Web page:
8. Conclusions

Studies of HOT in COPD and ILD subjects have obtained some different results. There are also some differences in HOT prescription and use among COPD and ILD subjects. The issue of oxygen titration and the best oxygen delivery device are also unclear, mainly in subjects with high oxygen requirements, such as many patients with PF-ILD and EODThere is an urgent need for new effective portable devices for AOT and recommendation for their titration.


This research received no external funding.

Conflicts of Interest

The authors declare no conflict of interest.

Appendix A

Table A1. Main characteristics of the oxygen sources for HOT in the stable state.
Table A1. Main characteristics of the oxygen sources for HOT in the stable state.
Type of OxygenGaseous Oxygen (GOX)Liquid Oxygen (LOX)Oxygen Concentrator (OC)
Variety of models and oxygen SupplyMany types of cylinders with different weight and size. The smallest cylinders are portable devices with a capacity of 150–170 L and weight of 2.5 kg when full. The largest cylinders have an oxygen capacity of about 7000 L with weight di 70–80 kgMany types of tanks containing up to 30–40 L of LOX. The smallest tanks are portable devices, said strollers, with weight of 2–3 kg when fullSome varieties of concentrators. The greatest models have weight of 10–25 kg, permitting greateer oxygen supply.
The smallest devices, said portable concentrators, have smaller size and weight (even 2–3 kg) and rechargable batteries
DisadvantagesNeed of regular replacing the empty with full cylindersLoss of oxygen are expected up to 0.5–1 kg of lox per day even if not used.
Need of a distributional network
Noise and vibrations from the device Elettrically powered
The smallest devices can only assure either intermittent oxygen flow or relatively low flows
AdvantagesAvailable worldwide.
Noise free
Oxygen may be stored for long-term periods without any loss of content if not used
Storing of large content of oxygen in limited volumes:1 L of LOX produces up to 860 L of GOX. Tanks of 30–40 L can last for 10–14 days for continuous HOT at flow of 2–3 lpm.
Ease transfill of oxygen from the mother unit into the stroller
The strollers can assure good mobility outside the home and acceptable autonomy of delivery
Uninterrupted supply of oxygen
Do not require regular replacement of oxygen, but only periodical (and emergency) maintenance/assistance
The smallest devices can assure good mobility and autonomy outside the home.
\Strong issuesGood mobility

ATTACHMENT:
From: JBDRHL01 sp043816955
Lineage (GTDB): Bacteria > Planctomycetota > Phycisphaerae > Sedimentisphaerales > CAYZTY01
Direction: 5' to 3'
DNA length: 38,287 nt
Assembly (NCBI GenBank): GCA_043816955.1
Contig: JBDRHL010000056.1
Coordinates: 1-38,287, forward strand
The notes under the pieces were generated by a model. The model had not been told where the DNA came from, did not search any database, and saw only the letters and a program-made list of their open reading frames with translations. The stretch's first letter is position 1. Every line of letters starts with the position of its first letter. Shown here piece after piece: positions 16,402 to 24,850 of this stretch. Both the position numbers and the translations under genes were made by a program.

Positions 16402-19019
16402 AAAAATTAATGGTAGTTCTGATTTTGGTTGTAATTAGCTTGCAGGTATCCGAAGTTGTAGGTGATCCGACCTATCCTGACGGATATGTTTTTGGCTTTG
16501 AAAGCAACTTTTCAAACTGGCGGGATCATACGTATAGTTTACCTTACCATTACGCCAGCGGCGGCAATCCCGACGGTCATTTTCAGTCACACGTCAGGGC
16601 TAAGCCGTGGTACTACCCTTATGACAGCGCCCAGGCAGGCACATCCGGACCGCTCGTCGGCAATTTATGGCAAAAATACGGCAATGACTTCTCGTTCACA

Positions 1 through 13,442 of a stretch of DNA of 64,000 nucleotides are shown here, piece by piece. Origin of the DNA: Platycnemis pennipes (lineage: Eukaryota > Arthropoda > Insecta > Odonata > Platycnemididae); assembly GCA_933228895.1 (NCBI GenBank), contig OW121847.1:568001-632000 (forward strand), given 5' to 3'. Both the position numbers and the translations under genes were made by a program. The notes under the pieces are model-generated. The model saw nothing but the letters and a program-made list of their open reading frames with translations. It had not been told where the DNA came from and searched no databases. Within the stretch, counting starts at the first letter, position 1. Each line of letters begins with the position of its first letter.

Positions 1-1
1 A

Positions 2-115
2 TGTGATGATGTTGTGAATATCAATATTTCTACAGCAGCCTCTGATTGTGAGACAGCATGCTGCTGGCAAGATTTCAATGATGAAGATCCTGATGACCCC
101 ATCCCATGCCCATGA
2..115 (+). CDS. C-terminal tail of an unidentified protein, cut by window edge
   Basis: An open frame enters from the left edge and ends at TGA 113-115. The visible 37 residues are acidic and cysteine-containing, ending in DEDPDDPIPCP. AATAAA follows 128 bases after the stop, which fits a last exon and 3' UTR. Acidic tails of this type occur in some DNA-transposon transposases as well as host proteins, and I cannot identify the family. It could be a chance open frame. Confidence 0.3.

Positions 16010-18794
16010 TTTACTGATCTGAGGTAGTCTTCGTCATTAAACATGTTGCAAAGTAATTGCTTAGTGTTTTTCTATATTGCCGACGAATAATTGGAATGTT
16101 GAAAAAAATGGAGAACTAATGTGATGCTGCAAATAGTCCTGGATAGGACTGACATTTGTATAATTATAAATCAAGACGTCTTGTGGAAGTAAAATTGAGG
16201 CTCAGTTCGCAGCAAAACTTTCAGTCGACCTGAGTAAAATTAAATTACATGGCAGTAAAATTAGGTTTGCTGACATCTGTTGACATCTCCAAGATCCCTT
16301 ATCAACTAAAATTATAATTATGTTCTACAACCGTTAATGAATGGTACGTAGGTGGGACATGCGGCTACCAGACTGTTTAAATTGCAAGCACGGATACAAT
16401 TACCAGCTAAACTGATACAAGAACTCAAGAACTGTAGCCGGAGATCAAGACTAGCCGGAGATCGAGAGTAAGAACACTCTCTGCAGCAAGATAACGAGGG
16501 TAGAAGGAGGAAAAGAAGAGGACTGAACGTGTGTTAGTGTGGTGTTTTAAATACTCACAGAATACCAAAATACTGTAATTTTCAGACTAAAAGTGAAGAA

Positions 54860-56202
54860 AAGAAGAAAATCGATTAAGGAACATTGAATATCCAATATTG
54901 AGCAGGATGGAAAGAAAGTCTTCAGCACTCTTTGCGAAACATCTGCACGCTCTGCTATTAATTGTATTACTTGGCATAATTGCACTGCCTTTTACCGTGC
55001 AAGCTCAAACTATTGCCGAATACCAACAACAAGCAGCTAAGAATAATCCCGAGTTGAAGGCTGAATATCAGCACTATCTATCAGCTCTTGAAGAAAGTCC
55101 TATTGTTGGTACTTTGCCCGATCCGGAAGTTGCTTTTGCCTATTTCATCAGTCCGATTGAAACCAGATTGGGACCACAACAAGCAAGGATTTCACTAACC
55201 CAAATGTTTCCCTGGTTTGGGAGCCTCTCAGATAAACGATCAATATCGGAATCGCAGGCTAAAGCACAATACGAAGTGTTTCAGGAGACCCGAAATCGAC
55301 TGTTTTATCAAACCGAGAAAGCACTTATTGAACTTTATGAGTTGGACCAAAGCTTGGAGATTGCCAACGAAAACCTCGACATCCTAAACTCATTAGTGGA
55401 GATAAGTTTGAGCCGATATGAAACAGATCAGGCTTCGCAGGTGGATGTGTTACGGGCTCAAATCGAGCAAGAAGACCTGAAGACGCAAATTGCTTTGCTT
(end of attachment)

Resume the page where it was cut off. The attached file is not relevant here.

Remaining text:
No need for distribution network Low mobility Acceptable autonomy. Refillable from methor unit
Deliver oxygen for long-term consuption
with periodic visits to replace the empty with full tanks
Table A2. Main motivations of Home Oxygen Therapy prescription.
Table A2. Main motivations of Home Oxygen Therapy prescription.
Long-term continuous Oxygen TherapyOxygen delivered to subjects with stable severe resting hypoxemia
Ambulatory Oxygen TherapyOxygen delivered during physical activities of everyday life
Nocturnal Oxygen TherapyOxygen only delivered during sleep time. This treatment is usually administered in the presence of Sleeping Oxygen Desaturation (SOD)
Symptomatic Oxygen TherapyOxygen delivered to contrast symptoms and mainly to relieve dyspnea and to improve exercise tolerance. This treatment may be administered in the presence or in the absence of Exertional Oxygen Desaturation (EOD). It also includes brief and intermittent oxygen release before and/or after exercise, generally used as needed for symptomatic reasons and defined as short-burst oxygen
Table A3. Some characteristics of main studies evaluating the significance of LTOT in COPD subjects with chronic severe respiratory hypoxemia.
Table A3. Some characteristics of main studies evaluating the significance of LTOT in COPD subjects with chronic severe respiratory hypoxemia.
Study/No ReferenceNo (% Males)Mean Age, YearsMean PaCO2 Values *, mmHgMean PaO2 Values *, mmHgFEV1% predInclusion CriteriaPrescribed O2, Hours a DaySurvival Rate, Primary OutcomeOther Outcomes
MRC/34°87 (74)585054NAPaO2 ≤ 60 §15 vs. no O245% vs. 67% 1≈ hosp
NOTT/35203 (79)65445130PaO2 ≤ 55/PaO2 ≤ 59 ^24 vs. 1222% vs. 41% 2≈ hosp, SIP; MMPI, POMS; Ht
* = baseline results at arterial blood gas analysis evaluated in the stable state at rest; °No AOT source; titration: minimal oxygen flow able to achieve resting PaO2 values greater than 60 mmHg at arterial blood gas analysis. § = at least an episode of right heart failure and FEV1 pred < 1,2 l; ^ coexistence of oedema, hematocrit ≥ 55 or pulmonary p at EKG (3 mm in II, III, aVF); 1 at 5 year follow-up; 2 at 2 year follow-up; † = ; ≈: no significant differences; hosp = hospitalization rate; POMS= Profile of Mood States, SIP = SIckness of Impact Profile, MMPI, Minnesota Multiphasic Personality Inventory; Hy = hematocrit.